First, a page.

As press is dismantled, the Post bids farewell to another piece of the past

Published 12:10 am Thursday, July 21, 2022

SALISBURY — When most folks in Salisbury think of the Salisbury Post, they think of the Hurley family, and for years, the newspaper was indeed a completely family-owned endeavor and an icon, for decades boasting a circulation larger than the city’s population.

Through the years, the Post, like many newspapers, has been through changes, including moving printing off site, leaving the massive press silent and unused. Late Wednesday afternoon, Al Parker of A-Systems Property Services and his crew began the final dismantling and removal of the press.

And as the huge piece of equipment responsible for the creation of so many issues of the paper was coming down, it brought back memories of the history of the Salisbury Post so far.

Notably, it was not always a Hurley family enterprise. Founded in 1905 as the Salisbury Evening Post, it was originally put together by a group of men via the Royal Printing Company. It was 1912 before James Franklin Hurley, known as J.F. Hurley, moved to Salisbury from Concord and obtained controlling interest in the newspaper.

Through the years, the newspaper has known for numerous superlatives: when it began to publish seven days a week, it was the smallest paper in the state to do so; it was the first in the state to use offset printing; the paper consistently won state awards for excellence; the paper was known for offering the lowest ad rates in the area, despite having a larger circulation.

The paper has been produced in several locations around town, including the former Meroney Opera House before it burned to the ground in 1912, taking all of the newspaper’s essential equipment with it. The owners continued to publish from a printing press in Spencer until Hurley took over and brought the paper back to Salisbury. Hurley began to buy out the other investors, and by 1955, the paper was owned entirely by the Hurley family.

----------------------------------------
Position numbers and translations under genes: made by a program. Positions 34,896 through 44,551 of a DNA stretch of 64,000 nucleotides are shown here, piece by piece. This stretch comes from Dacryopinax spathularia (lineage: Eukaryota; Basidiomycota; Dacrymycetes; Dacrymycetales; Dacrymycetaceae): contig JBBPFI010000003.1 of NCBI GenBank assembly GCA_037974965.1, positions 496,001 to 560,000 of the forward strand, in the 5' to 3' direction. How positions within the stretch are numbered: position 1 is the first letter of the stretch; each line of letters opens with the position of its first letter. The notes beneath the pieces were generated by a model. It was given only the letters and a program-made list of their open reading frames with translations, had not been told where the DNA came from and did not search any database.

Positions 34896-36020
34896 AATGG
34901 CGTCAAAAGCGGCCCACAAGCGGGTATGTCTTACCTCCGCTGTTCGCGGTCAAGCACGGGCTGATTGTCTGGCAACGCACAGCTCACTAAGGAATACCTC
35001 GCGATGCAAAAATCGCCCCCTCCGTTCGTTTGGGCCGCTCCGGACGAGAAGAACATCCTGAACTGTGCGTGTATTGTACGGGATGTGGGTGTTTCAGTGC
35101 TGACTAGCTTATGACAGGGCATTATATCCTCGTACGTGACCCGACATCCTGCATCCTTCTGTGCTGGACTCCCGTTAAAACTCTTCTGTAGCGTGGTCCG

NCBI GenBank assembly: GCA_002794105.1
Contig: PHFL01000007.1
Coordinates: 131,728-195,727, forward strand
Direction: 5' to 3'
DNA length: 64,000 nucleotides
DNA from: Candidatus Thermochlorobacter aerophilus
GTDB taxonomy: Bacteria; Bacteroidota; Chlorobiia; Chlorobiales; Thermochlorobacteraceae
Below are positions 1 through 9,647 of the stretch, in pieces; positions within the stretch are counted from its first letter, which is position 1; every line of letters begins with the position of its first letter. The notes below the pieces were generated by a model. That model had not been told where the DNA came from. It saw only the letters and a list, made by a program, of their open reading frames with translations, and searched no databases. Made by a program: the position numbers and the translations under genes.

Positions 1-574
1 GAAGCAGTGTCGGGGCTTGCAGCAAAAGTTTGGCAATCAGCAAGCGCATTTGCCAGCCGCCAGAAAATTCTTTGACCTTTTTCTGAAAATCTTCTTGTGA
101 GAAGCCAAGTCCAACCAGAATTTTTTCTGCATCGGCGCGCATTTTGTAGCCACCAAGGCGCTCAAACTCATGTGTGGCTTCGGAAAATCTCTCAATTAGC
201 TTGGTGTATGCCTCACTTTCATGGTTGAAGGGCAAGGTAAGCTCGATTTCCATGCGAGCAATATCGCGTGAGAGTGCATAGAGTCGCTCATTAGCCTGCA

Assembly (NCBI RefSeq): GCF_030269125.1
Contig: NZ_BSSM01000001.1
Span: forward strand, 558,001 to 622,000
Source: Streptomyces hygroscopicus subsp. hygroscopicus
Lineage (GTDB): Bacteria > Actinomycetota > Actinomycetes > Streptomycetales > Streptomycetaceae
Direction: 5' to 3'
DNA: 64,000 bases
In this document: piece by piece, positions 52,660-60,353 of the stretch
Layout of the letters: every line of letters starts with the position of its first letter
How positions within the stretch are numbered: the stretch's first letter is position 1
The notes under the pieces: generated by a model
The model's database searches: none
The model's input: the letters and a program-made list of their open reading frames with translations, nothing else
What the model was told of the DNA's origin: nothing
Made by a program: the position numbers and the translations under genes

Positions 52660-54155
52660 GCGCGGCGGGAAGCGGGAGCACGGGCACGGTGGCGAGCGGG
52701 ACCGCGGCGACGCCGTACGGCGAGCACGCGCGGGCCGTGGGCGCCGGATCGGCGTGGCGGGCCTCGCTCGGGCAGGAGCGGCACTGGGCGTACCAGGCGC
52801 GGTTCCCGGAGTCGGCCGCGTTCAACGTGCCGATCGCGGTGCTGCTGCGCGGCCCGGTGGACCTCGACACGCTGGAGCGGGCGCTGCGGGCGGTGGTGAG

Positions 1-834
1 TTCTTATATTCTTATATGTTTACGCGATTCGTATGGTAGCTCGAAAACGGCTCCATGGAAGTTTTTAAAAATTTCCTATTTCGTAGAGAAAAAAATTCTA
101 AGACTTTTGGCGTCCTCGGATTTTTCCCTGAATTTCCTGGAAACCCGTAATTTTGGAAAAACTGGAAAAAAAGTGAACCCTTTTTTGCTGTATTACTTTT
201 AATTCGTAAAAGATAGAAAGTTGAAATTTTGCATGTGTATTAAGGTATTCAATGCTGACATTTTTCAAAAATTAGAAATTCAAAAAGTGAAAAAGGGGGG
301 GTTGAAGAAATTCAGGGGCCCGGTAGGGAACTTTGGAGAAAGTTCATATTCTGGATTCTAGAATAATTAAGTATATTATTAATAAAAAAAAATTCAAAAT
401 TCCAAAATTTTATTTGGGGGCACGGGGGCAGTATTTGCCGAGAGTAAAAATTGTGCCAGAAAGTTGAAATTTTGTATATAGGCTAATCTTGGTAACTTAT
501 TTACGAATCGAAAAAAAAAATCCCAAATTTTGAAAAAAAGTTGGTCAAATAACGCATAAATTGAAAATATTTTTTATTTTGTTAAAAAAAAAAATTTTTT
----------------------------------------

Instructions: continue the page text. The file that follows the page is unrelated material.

The newspaper moved to its current location of 131 W. Innes Street in 1922, and will remain at that address despite the building’s recent sale.

After J.F. Hurley Jr.’s death in 1986, his son, J.F. Hurley III, also known as Jimmy, took over the paper, and the Hurley family continued to run it until its sale in 1997 to Evening Post Publishing Company out of Charleston.

In 2014, Boone Newspapers, Inc. purchased the newspaper, and in 2020, the paper dropped to printing three days a week, Tuesday, Thursday and Sunday, with online e-editions two other weekdays.

Gordon Hurley, one of J.F. Hurley Jr.’s three sons, said the paper became and remained successful throughout the years of production “because we had such good people, throughout the whole company. And my father was always committed to helping the town. He was a good man.”

Former employee John Rink started working for the paper at 11 years old as a part-time carrier. By the time he was 14, he had gotten his working papers and was coming to the paper to work during his lunch hour at school. In all, he spent nearly 60 years working at the Post.

“Oh I did a little of everything,” he said. “I did electrical repairs, plumbing repairs, I cleaned bathrooms — basically anything the Hurley boys didn’t want to do, I did.”

J.F Hurley Jr. was clearly Rink’s idol, and he made it clear when he said, “There have been two perfect men on this earth: Jesus Christ and J.F. Hurley Jr.”

Rink was at the paper when the current press was put in place, and noted there is 8 feet of crushed stone and 6 feet of concrete underneath, to support the weight and the vibration.

“I know things change, and I know the internet has been an issue for newspapers, but I still believe there is a place for newspapers in our world,” he said when asked about the press coming out of the building and changes over the years. “I know the paper is printed in Winston-Salem now, and I am glad it is still here, but sometimes, it would be nice to go back to the way it used to be.”


This story has been corrected to note the three-day a week print schedule started in 2020.